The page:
However, just as importantly, meditation (or mindfulness practice) enables us to become less identified with our thought-chatter. It helps us to stand back from our thoughts, and just watch them flowing by, as if we’re sitting on a river bank watching the river.  Thoughts are fuelled by the attention we give to them — when we become immersed in them, their momentum increases. So this detachment itself has the effect of slowing down thought-chatter. It also means that we’re less vulnerable to the ‘emotional over-spill’ of negative thoughts. We’re able to say to ourselves, ‘Oh well, there goes another negative thought – I don’t have to pay attention to it.’

In this sense, meditation and mindfulness help us to transcend cognitive anxiety. This true of any type of meditation, but it’s also possible to use a meditation that is specifically designed to deal with cognitive anxiety. I will end this article by guiding you through a short meditation that I have devised.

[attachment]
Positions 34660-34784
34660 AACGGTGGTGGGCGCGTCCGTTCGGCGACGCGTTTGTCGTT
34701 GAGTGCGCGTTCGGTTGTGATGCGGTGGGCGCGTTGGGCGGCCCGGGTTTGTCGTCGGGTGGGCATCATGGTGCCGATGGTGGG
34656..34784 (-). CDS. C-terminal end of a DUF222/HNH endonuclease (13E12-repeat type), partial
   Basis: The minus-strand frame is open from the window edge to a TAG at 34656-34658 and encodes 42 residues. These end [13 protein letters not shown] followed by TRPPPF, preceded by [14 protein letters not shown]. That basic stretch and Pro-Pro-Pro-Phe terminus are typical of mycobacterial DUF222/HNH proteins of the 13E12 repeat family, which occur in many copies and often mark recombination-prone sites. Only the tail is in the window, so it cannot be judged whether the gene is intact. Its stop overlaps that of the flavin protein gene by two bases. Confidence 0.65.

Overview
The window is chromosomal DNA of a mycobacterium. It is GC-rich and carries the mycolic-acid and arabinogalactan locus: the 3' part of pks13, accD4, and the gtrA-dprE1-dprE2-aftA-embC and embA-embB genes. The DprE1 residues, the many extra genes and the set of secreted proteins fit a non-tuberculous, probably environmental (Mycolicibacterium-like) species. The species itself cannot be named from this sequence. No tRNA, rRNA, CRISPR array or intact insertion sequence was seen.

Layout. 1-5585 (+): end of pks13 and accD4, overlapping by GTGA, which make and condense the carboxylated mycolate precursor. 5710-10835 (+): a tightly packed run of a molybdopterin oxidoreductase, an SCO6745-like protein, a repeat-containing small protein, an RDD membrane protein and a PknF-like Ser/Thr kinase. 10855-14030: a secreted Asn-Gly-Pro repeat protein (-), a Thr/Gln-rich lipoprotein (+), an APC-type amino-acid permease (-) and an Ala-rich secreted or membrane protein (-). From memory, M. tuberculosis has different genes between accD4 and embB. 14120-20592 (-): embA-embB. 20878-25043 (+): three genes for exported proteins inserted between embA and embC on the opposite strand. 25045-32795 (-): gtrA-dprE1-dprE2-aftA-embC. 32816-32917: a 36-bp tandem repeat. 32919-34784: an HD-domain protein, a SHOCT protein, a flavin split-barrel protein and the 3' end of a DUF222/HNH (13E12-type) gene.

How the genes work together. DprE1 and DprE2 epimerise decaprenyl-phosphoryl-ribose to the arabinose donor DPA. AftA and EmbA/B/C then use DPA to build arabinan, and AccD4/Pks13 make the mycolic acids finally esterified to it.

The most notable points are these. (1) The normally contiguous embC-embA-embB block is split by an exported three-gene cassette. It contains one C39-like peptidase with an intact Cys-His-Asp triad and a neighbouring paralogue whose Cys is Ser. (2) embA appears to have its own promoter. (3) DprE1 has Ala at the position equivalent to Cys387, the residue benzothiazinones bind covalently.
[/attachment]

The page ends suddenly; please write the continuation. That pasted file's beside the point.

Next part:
A Meditation to Deal with Anxiety

When you are feeling anxious, trace your anxiety back to the beginning. Be aware of how it arose inside you. Most likely, even if it is linked to a specific situation or activity, it will have begun with a thought — perhaps an anticipation of danger, or a memory of failure. That thought will have quickly spawned a host of other thoughts, filling your mental space with turbulence, a swirling chaos of images and anticipations. Those thoughts trigger physical reactions inside you, a feeling of panic that seems to shiver through your veins and surge through your body.

Breathe deeply and slowly several times, keeping your attention on the air entering and leaving your nose, brushing the inside of your nostrils. Make each breath slightly longer and deeper than the one before. If your attention shifts back to your thoughts, keep bringing it back to your breathing.